It has been 44 days since President Donald Trump promised more immigration changes to help Americans regain some of the many jobs held by imported visa workers.
The promise was made in an Executive Order he issued on April 22
Within 30 days of the effective date of this proclamation, the Secretary of Labor and the Secretary of Homeland Security, in consultation with the Secretary of State, shall review nonimmigrant programs and shall recommend to me other measures appropriate to stimulate the United States economy and ensure the prioritization, hiring, and employment of United States workers.
But the reforms have not appeared — and his agencies continue to welcome the inflow of many thousands of foreign workers.
Here are seven ways his agencies help U.S. companies keep a huge workforce of at least 1.3 million contract workers in white collar jobs throughout the coronavirus crash:
1. The Department of State is allowing India to return absent H-1B workers to jobs in the United States, despite regulations which say that their work permits expire if their pay or job description are changed. This policy comes amid strenuous lobbying of Trump by India’s government, which blocked flights on March 16, 81 days ago.
2. The Department of Labor has done nothing visible to eject visa workers who violate their terms of employment, dubbed the “Labor Condition Application.” Foreign workers must leave the country with 60 days after their employers violate the hour, wage, or workplace terms in their LCAs. But, even as many U.S. professionals — Americans and visa-workers — are losing their jobs in the coronavirus crash, only a few thousand Indians are leaving the United States, according to flight plans released by India’s government.
3. The Department of Justice is defending the Optional Practical Training (OPT) program in a lawsuit that points out that the jobs giveaway program was never authorized by Congress, despite the loss of opportunities for American graduates. The OPT and its sister program provide work permits to roughly 500,000 foreigners each year, so helping many enter the Fortune 500 jobs also sought by U.S. graduates.
4. There is no sign the justice department is filing discrimination lawsuits against the companies, CEOs, and hiring managers who hire blocs of homogenous Indian or Chinese visa workers, even though hundreds of thousands of diverse and qualified Americans apply for jobs in the industry each year.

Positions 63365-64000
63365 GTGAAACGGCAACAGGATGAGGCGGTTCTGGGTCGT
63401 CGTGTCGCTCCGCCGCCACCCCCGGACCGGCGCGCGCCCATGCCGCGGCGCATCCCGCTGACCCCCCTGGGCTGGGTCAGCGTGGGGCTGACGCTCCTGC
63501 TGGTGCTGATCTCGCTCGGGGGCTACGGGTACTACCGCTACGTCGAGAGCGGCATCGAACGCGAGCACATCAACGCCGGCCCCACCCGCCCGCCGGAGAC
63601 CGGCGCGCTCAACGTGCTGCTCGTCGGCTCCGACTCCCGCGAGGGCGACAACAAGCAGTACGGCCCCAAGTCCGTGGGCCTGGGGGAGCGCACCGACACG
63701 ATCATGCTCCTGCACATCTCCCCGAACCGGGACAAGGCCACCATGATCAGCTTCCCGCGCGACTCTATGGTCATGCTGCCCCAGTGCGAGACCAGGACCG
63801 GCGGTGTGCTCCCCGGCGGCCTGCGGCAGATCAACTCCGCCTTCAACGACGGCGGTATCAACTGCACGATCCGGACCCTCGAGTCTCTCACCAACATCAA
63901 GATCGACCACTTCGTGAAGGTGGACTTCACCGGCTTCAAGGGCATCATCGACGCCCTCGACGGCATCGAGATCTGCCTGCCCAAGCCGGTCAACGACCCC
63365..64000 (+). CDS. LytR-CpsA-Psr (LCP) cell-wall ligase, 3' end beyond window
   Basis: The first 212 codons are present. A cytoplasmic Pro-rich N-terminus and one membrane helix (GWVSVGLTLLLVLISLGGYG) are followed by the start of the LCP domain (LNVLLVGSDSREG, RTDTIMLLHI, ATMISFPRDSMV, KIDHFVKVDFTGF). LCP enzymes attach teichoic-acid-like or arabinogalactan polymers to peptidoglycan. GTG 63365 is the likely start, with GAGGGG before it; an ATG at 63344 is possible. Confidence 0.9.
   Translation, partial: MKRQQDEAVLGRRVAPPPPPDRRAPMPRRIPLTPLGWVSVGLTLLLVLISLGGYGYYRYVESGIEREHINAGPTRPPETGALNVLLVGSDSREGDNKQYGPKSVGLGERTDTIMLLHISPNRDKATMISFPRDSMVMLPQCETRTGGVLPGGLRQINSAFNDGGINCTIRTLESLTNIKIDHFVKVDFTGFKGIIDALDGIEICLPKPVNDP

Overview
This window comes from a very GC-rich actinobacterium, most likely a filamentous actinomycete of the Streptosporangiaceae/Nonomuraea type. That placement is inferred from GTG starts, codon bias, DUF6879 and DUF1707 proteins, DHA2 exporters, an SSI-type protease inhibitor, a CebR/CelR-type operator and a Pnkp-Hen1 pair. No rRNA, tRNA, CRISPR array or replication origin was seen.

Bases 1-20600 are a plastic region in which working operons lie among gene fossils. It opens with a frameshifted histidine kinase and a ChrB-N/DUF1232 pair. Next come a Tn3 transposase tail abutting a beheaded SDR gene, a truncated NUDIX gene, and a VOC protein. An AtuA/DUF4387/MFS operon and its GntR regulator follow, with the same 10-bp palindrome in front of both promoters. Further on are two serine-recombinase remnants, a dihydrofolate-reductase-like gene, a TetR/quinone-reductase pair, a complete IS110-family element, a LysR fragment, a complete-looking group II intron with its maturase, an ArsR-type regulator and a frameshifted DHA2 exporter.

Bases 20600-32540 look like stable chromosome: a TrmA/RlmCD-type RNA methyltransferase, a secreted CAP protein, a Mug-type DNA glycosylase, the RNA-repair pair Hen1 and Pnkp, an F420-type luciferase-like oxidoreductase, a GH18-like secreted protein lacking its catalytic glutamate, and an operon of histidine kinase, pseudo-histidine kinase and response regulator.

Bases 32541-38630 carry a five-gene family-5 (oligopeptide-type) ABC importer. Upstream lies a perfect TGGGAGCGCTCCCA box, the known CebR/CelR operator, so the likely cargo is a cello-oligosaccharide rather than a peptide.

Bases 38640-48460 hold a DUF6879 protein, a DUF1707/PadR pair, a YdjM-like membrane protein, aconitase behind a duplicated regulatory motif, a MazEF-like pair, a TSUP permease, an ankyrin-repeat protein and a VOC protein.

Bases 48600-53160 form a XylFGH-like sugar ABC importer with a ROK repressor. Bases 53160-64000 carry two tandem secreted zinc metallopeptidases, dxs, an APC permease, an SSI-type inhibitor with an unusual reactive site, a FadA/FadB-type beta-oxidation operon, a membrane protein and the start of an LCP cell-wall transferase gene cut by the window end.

5. Trump’s Office of Management and Budget has blocked a regulation to end the H4EAD program, which was created in 2015 by President Barack Obama to encourage Indian H-1Bs workers to stay in the United States. The H4EAD program awards work permits to at least 100,000 spouses of India’s H-1B workers who are working for many years while waiting for promised green cards.
6. The U.S. Citizenship and Immigration Services (USCIS) is fast-tracking requests for H-1B approvals and H4EAD extensions that are needed by roughly 200,000 foreign workers each year.
7. USCIS has dropped plans to curb the use of H-1Bs as white-collar gig-workers for Indian-run staffing companies. A proposed regulation was demoted into a policy, which was recently suppressed by a judge at the request of the Indian staffing firms. The USCIS refused to appeal the case, leaving millions of U.S. graduates vulnerable to replacement by Indian gig-workers imported from Bangalore, Hyderabad, or Tirupathi.
The agencies’ provide “great joy” to the resident population of India’s visa workers, according to Indian visa workers and pro-Indian Twitter accounts:
Nationwide, the federal government allows U.S. and Indian managers at U.S. companies to keep roughly 600,000 H-1B workers in good U.S. jobs, along with roughly 700,000 other white-collar visa workers. That army is boosted by an unknown number of white collar illegals who use fraudulent documents to hide among the legal visa workers
Trump’s agencies also allow many non-college migrants to get jobs sought by Americans.